The Glass Castle is the film version of a true story that will baffle you. A film that balances between a romanticised comedy and a serious drama. It’s like an adventurous road-movie in which an apparently normal family travel around as nomads. But “apparently normal” is an understatement, because they lead a rather unusual life. And this is thanks to Rex (Woody Harrelson), the pater familias of the Walls clan.
On one hand he thoroughly hates everything that smells like capitalism. And on the other, there’s a serious alcohol problem that causes a number of problems. Rex is an addicted man with manic-depressive traits. He’s been planning already for years to build a dream house in the most efficient place (an argument that he uses over and over when they’re moving yet again). This plan involves a futuristic glass house. A house probably as fragile as the family structure in which Jeannette (Ella Anderson; and Brie Larson) grew up.
Rex is without doubt an intelligent person, but has never used this intelligence in a positive way. Hence the chaotic life with a different destination every other time. From a poor home to spending the night under a starry sky in the desert. Rex and Rose Mary (Naomi Watts) are parents who feel responsible for the welfare of their children, but on the other hand they can not bear that responsibility. Rose Mary is a would-be artist with a hippie look who follows Rex unconditionally and goes along with his illusions. Even though she realizes at certain moments that they aren’t exactly leading a normal life, it’s still very difficult for her to leave Rex. Sometimes she acts as if she’s intoxicated as well.
The Glass Castle contains some heavy themes such as parenthood, addiction and its consequences, rebelling against established values in a capitalist society and psychological child abuse. Even though it sometimes feels absurd and light-footed, the whole left an everlasting impression. The Walls have a family life with well-meaning parents who make everyday existence almost impossible. I haven’t experienced similar circumstances. But the addiction element is something that touched me personally. It showed in a realistic way how someone’s dependency is destructive and how difficult it is to reverse such a process. Despair and guilt were played in a striking way by Woody Harrelson.
Harrelson plays his prominent role in a truly brilliant way. For me this was one of the best acting performances of this versatile actor till now. Brie Larson shows in a realistic way how the older Jeanette struggles with her inner feelings. There was this turnaround moment when she realizes that she doesn’t belong to the artificial world of the wealthy people and that the imaginary world of her father, she wanted to escape from so desperately, was the place where she felt at home. Perhaps it’s a bit too corny, but at the same time it’s really touching. The one who made the most impression, however, was Ella Anderson as the young Jeannette. The interactions between Rex and the young Jeannette were the most beautiful film moments. The father with his changing moods opposite that vulnerable girl whose unconditional love for her father is indestructible.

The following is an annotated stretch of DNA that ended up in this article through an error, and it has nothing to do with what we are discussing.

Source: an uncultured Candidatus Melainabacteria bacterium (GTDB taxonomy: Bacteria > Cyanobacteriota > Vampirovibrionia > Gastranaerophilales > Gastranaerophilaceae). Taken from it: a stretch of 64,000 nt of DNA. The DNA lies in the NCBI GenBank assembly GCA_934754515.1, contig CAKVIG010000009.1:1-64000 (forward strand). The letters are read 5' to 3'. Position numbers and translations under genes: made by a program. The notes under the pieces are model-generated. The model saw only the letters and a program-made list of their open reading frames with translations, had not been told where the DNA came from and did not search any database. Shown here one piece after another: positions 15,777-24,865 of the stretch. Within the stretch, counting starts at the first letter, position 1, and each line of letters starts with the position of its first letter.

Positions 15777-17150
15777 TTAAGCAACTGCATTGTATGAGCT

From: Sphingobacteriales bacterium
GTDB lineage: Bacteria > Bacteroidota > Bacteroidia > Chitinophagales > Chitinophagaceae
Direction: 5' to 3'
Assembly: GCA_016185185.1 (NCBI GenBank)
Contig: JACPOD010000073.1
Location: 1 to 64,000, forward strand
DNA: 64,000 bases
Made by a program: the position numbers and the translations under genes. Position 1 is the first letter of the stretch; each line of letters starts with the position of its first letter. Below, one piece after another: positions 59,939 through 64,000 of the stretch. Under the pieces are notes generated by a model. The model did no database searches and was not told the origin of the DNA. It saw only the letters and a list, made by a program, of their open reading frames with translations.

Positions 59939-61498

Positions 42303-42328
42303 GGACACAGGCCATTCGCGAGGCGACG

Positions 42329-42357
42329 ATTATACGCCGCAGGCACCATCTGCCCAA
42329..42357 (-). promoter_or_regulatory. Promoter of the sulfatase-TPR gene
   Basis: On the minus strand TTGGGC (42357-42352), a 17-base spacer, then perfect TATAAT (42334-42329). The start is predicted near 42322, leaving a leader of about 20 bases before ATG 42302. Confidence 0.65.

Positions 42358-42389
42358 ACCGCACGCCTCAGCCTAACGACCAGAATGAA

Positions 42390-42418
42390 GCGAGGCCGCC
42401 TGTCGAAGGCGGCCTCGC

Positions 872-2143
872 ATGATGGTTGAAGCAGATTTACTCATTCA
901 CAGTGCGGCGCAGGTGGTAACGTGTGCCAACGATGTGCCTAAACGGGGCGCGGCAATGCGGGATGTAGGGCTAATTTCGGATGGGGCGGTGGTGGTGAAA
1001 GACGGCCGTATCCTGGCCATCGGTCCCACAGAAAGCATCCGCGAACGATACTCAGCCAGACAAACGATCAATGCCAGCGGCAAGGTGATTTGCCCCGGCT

Even though it’s not explicitly about alcohol, I think this is a common thread throughout the film. I’m convinced that alcohol is the structural cause of the totally disrupted family situation and the reason for all kinds of incidents. Rex realises that his family doesn’t get the regular life they actually deserve because of his drinking problem. And when his favorite daughter asks the ultimate question to quit drinking, there’s that pained and guilt-soaked look. Most will see this as irresponsible. But remember that an alcoholic is trapped in a hard-to-flee compulsion pattern and most of time doesn’t have control over his behaviour. However, I fear the film isn’t a reflection of how the situation would be in reality.
The Glass Castle is now available on DVD and via on-demand services.
For more of Peter Pluymers’ movie reviews, check out Opinion as a Movie-Freak
Other reviews you might enjoy:
- Before I Fall – home entertainment review
- Black Butterfly – HE review
- The Edge of Seventeen – HE review
David Edwards is the editor of The Blurb and a contributor on film and television